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News Release 10-181

Mapping Color Vision in HD

Researchers use hi-res detector to map neural circuits of the retina

Illustration of the retinal readout system that allows recording of signals from hundreds of cells.

Updated retinal readout system can record signals from hundreds of cells simultaneously.

October 6, 2010

This material is available primarily for archival purposes. Telephone numbers or other contact information may be out of date; please see current contact information at media contacts.

Eyes are image detectors that can gather many different types of data: light and dark, a rainbow of colors--even motion. Researchers know that many different cell types in the retina are involved, but they aren't sure how many there are, what they all do, or how they are connected together.

The NSF-supported research of high energy physicist Alan Litke, carried out in an interdisciplinary, international collaboration of physicists, neurobiologists and experts in nanofabrication, is starting to provide answers to some of these questions. Using a tiny, multi-electrode retinal readout system inspired by detector technologies that physicists are using to search for the Higgs Boson, scientists discovered a new cell type in 2007. Now, using an even more fine-grained version of the technology, they have mapped out the functional connections between populations of retinal cells.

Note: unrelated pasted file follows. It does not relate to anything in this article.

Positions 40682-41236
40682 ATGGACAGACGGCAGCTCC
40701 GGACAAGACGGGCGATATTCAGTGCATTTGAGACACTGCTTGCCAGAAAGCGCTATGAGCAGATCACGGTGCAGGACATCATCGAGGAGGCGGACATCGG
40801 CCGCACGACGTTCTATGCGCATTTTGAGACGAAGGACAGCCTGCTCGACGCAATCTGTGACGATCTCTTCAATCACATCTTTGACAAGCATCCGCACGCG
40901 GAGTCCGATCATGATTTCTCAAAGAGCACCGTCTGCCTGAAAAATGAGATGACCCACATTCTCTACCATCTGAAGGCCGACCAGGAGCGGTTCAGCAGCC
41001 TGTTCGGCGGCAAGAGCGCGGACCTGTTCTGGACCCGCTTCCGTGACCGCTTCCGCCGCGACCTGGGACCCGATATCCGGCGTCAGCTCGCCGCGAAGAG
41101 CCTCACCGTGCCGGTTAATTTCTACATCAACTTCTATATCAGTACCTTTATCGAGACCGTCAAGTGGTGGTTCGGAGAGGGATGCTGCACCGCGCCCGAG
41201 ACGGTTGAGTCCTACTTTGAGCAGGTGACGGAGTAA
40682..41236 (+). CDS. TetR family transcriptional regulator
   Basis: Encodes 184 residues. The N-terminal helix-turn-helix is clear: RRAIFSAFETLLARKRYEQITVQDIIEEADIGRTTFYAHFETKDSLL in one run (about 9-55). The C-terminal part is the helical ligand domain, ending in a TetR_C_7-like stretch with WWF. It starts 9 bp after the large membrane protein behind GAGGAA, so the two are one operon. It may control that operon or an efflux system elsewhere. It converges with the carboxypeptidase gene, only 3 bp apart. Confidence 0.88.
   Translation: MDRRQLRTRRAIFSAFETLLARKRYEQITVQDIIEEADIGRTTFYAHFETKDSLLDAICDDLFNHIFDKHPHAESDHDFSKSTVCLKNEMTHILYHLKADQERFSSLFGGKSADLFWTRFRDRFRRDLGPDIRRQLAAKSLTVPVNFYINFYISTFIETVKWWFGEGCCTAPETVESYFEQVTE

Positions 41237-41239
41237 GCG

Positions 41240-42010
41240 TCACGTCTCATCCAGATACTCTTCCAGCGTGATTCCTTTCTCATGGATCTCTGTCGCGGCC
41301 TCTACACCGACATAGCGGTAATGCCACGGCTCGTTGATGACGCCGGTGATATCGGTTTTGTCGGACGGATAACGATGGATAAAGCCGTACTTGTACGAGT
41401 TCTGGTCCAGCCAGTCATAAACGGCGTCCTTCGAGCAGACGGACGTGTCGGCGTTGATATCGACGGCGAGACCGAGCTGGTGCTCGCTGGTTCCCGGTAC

The new study, published in the Oct. 7, 2010, issue of the journal Nature, describes neural circuits at the resolution of individual neurons, and the neural code used by the retina to relay color information to the brain. Additional details are available in the press release from the Salk Institute.


Media Contacts
Lisa Van Pay, NSF, (703) 292-8796, email:
Kat Kearney, Salk Institute, (858) 453-4100, email:

Program Contacts
Krastan B. Blagoev, NSF, (703) 292-4666, email:

Alan Litke, University of California at Santa Cruz, 011-41-22-767 7376, email:

The National Science Foundation (NSF) is an independent federal agency that supports fundamental research and education across all fields of science and engineering. In fiscal year (FY) 2019, its budget is $8.1 billion. NSF funds reach all 50 states through grants to nearly 2,000 colleges, universities and other institutions. Each year, NSF receives more than 50,000 competitive proposals for funding and makes about 12,000 new funding awards.

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